Isaiah 34:4. And all the host of heaven The sun, moon, and stars; shall be dissolved We have frequently had occasion to observe, that, in the prophetic language, the heavenly luminaries represent kings, empires, and states: see note on Isaiah 13:10. The prophet here foretels the overthrow and dissolution of such states and kingdoms as were hostile to his church, whether under the Jewish or Christian dispensation. Or, alluding to a horrid tempest raging furiously, during which the heavens grow black, the sun disappears, and the stars seem to fall to the earth, and it appears as if the whole body of the heavens were about to be utterly dissolved, he intends to signify, that, during these destructive judgments, of which he speaks, the confusion and consternation of mankind would be as great as if all the frame of the creation were broken into pieces. Some, indeed, understand the words as intended of the day of general and final judgment, but the context preceding and following will not agree with such an interpretation. And it is very usual for the prophetic writers, both of the Old and New Testaments, to represent great and general changes and calamities in such words and phrases as properly agree to the day of judgment, and the dissolution of all things: as, on the contrary, they often set forth the glorious deliverances of God’s people by such expressions as properly and literally belong to the resurrection from the dead.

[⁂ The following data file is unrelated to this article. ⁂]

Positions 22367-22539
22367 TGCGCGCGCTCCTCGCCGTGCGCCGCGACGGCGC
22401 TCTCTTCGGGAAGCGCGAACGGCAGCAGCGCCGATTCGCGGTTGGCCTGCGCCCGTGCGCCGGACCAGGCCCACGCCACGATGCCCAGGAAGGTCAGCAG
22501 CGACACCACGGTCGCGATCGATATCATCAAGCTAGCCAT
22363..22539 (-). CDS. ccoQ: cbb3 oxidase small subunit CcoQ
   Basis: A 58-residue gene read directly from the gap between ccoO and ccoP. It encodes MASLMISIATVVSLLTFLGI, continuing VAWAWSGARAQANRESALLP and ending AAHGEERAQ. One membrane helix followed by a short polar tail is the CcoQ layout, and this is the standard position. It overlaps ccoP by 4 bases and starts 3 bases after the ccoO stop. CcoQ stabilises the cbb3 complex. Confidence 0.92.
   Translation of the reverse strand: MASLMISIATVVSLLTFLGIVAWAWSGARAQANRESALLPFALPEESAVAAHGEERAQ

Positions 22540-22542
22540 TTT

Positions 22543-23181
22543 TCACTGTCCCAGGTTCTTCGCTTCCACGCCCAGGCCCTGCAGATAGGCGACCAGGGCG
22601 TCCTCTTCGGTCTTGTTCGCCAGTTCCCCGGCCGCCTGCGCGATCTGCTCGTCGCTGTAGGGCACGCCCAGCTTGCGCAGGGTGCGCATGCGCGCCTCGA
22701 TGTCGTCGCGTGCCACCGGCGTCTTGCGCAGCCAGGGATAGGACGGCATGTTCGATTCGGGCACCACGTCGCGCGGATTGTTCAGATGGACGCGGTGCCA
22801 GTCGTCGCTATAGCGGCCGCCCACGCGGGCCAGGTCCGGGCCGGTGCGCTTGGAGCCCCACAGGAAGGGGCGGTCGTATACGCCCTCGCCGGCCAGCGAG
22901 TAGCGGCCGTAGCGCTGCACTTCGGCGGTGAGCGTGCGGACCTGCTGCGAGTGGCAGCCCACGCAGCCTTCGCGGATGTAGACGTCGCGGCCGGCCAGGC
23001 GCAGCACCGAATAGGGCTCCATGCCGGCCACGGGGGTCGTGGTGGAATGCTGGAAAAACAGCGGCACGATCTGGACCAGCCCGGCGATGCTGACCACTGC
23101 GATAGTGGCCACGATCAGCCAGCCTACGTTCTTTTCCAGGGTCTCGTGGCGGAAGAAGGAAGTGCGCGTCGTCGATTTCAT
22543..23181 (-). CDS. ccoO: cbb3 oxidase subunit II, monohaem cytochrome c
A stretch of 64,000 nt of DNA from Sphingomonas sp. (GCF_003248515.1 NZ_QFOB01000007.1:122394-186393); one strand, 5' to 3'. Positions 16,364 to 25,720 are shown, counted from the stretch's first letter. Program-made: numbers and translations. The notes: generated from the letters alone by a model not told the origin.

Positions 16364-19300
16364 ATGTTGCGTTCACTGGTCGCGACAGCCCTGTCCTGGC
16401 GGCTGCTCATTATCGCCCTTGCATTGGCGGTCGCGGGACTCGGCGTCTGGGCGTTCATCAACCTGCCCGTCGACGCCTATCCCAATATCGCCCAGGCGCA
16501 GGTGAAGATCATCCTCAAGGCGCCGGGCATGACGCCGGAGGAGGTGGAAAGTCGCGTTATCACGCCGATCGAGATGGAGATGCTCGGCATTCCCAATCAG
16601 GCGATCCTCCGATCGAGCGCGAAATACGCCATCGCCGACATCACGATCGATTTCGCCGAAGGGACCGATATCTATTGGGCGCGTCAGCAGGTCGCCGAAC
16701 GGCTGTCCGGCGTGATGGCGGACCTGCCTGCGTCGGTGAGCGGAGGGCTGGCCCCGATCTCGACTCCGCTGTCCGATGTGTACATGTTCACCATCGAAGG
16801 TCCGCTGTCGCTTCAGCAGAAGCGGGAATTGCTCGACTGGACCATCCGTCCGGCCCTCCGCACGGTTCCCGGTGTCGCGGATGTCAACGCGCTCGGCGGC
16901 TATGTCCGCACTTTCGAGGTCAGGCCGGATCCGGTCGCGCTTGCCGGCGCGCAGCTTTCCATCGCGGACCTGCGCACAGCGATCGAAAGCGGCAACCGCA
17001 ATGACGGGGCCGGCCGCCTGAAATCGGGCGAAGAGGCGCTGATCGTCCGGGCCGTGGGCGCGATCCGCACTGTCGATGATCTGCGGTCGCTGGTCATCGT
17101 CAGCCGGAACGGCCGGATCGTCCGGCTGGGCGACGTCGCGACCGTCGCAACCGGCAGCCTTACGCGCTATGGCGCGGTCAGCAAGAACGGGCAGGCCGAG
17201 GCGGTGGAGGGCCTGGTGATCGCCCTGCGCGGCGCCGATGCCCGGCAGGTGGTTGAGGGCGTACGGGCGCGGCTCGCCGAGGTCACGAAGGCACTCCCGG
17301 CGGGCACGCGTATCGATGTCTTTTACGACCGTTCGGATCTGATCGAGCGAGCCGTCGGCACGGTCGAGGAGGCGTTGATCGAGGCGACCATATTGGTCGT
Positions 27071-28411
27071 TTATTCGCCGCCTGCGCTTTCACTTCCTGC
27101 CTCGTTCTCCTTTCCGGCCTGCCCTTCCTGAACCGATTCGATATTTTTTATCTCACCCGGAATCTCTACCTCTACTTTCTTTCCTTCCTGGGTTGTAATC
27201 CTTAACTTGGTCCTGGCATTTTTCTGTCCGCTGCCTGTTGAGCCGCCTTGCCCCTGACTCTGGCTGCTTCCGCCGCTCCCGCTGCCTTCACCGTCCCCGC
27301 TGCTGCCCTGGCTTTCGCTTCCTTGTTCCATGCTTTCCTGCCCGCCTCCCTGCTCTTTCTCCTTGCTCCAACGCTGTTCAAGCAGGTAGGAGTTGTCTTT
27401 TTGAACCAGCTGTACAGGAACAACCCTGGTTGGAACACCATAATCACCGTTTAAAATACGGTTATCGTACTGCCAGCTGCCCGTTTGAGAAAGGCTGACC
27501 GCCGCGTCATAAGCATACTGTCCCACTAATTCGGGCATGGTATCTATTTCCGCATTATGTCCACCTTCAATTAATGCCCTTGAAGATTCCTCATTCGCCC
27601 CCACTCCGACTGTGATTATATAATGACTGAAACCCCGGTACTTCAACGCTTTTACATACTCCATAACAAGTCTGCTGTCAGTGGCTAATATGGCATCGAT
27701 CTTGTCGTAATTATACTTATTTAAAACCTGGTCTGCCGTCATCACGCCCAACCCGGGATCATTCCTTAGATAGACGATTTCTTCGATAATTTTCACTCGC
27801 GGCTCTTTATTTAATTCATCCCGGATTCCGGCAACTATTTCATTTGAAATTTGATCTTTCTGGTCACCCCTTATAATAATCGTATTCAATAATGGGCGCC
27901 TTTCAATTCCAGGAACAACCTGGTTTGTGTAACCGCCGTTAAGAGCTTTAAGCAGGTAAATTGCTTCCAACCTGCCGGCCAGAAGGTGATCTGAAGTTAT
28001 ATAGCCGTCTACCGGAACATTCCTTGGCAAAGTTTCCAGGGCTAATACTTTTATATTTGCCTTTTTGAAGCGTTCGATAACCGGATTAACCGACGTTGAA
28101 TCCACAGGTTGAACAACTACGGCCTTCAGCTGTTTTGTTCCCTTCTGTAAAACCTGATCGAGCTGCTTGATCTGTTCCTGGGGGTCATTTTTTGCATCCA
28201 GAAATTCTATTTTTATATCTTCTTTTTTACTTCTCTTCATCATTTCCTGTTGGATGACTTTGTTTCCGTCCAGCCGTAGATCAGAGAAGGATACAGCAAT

Verses 5-6